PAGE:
Parasitic infection makes wolves pack leaders


Gray wolves infected with toxoplasmosis become pack leaders much more often than uninfected conspecifics. The neuroparasite probably makes the animals more aggressive, which could be an advantage in the battle for leadership, US scientists report in the journal Communications Biology. Wolves infected with the protozoan Toxoplasma gondii are 46 times more likely to become pack leaders.

In many animal species, such an infection is already known to significantly alter their typical behaviour. Whether the neuroparasite causes behavioral changes in humans is still a matter of controversy. Studies report, among other things, more reckless behavior in road traffic among infected people, a greater urge for entrepreneurship and an association with pathological short temper.

Parasite is widespread
However, all these studies only show correlations, not causation. What is clear is that the parasite, which is related to the malaria causative agent, causes no symptoms or only mild fever in most people and is widespread.

According to current knowledge, it is believed that 30 percent of the world’s population is infected. A study by the Robert Koch Institute showed that half of Germans have the corresponding antibodies in their blood, and even 70 percent of the over-50s.

For the current study, the team led by American biologists Connor Meyer and Kira Cassidy analyzed data on the behavior and distribution of gray wolves collected between 1995 and 2020 in Yellowstone National Park in the US state of Wyoming. They also took blood samples from 229 anesthetized animals, which they tested for antibodies against Toxoplasma gondii (photo below).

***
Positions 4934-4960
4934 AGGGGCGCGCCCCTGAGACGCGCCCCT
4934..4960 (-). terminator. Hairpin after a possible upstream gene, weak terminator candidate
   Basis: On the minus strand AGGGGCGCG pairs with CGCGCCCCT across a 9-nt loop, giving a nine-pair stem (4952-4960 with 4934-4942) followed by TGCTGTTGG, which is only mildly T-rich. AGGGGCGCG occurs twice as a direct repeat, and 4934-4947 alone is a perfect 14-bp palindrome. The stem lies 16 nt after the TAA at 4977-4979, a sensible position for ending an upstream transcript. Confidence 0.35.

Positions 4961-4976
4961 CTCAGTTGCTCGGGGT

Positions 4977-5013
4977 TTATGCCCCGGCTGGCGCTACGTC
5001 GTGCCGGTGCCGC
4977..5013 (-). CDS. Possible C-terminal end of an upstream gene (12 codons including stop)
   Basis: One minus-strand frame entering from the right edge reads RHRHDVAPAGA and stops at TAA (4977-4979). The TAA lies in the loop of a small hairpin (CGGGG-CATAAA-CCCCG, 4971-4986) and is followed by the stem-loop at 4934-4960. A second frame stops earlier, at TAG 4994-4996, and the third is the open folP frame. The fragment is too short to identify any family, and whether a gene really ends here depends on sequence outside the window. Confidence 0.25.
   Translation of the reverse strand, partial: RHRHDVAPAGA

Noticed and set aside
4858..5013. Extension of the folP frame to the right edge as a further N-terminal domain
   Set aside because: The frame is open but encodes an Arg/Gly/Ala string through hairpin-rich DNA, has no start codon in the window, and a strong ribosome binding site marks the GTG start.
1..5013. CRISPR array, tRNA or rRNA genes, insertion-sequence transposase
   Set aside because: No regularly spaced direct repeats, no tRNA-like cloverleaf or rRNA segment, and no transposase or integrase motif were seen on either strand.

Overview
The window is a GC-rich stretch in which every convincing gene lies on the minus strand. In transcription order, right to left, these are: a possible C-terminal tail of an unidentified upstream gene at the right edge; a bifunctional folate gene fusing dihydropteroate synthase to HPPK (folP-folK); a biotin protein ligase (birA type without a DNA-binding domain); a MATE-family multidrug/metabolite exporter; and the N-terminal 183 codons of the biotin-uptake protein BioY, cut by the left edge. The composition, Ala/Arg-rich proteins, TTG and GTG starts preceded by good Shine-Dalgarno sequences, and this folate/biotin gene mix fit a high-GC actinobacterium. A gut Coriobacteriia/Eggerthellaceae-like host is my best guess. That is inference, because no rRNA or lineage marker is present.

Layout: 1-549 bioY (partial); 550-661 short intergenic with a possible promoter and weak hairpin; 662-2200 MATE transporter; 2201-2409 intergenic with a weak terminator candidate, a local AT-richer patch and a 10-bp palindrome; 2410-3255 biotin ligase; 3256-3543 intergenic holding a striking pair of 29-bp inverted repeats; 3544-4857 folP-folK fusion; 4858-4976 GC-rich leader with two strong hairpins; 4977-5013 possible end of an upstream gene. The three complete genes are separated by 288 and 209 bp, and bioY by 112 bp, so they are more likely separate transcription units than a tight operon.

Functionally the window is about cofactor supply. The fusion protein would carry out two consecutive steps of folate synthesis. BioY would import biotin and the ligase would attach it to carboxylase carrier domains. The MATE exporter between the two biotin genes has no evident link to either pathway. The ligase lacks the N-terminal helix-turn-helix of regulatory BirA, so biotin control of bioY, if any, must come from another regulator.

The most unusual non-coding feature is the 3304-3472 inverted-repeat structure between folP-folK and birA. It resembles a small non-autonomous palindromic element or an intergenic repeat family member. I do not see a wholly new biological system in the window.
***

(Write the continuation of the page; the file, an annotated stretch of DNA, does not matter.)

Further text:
Transferred from cougars to wolves
The actual last host of the neuroparasite are felines (Feliformia) – Cougars also live in Yellowstone Park and their distribution has also been recorded. In addition, blood samples from 62 of the big cats were examined. The biologists found that wolves in areas with higher cougar densities were more likely to be infected with T. gondii than wolves that didn’t live near cougars.

In particular, they saw that infected wolves behaved in a more risky way. On the one hand, this was reflected in a higher chance of leaving the pack earlier, both in males and females. Behavior that makes sense with regard to the spread of the pathogen: The pathogen is more likely to reach areas where it has not previously circulated.

Does Parasite Increase Testosterone Levels?
On the other hand, the scientists saw that wolves that tested positive for T. gondii became much more likely to become pack leaders. The parasite could raise the animals’ testosterone levels, they suspect. On the other hand, riskier leaders are more likely to lead their group into areas that overlap with mountain lions, giving the parasite new opportunities for infestation.

Pilot intermediate hosts for predators
According to the authors, the study shows for the first time that a parasitic infection can influence the behavior of wolves. For other species, T. gondii has long been shown to effectively lure its intermediate host near feline species: infected mice and rats, for example, are magically attracted to the smell of cat urine and literally walk into the mouths of their predators.

A research team observed a similar mechanism in chimpanzees: when they contracted toxoplasmosis, leopard urine exerted a morbid attraction on them. And last year, American researchers reported that infection makes spotted hyena pups much more carefree. Instead of staying in the safe parental den, they get dangerously close to lions: Infected pups are much more likely to be killed, the researchers said.

Source: Krone


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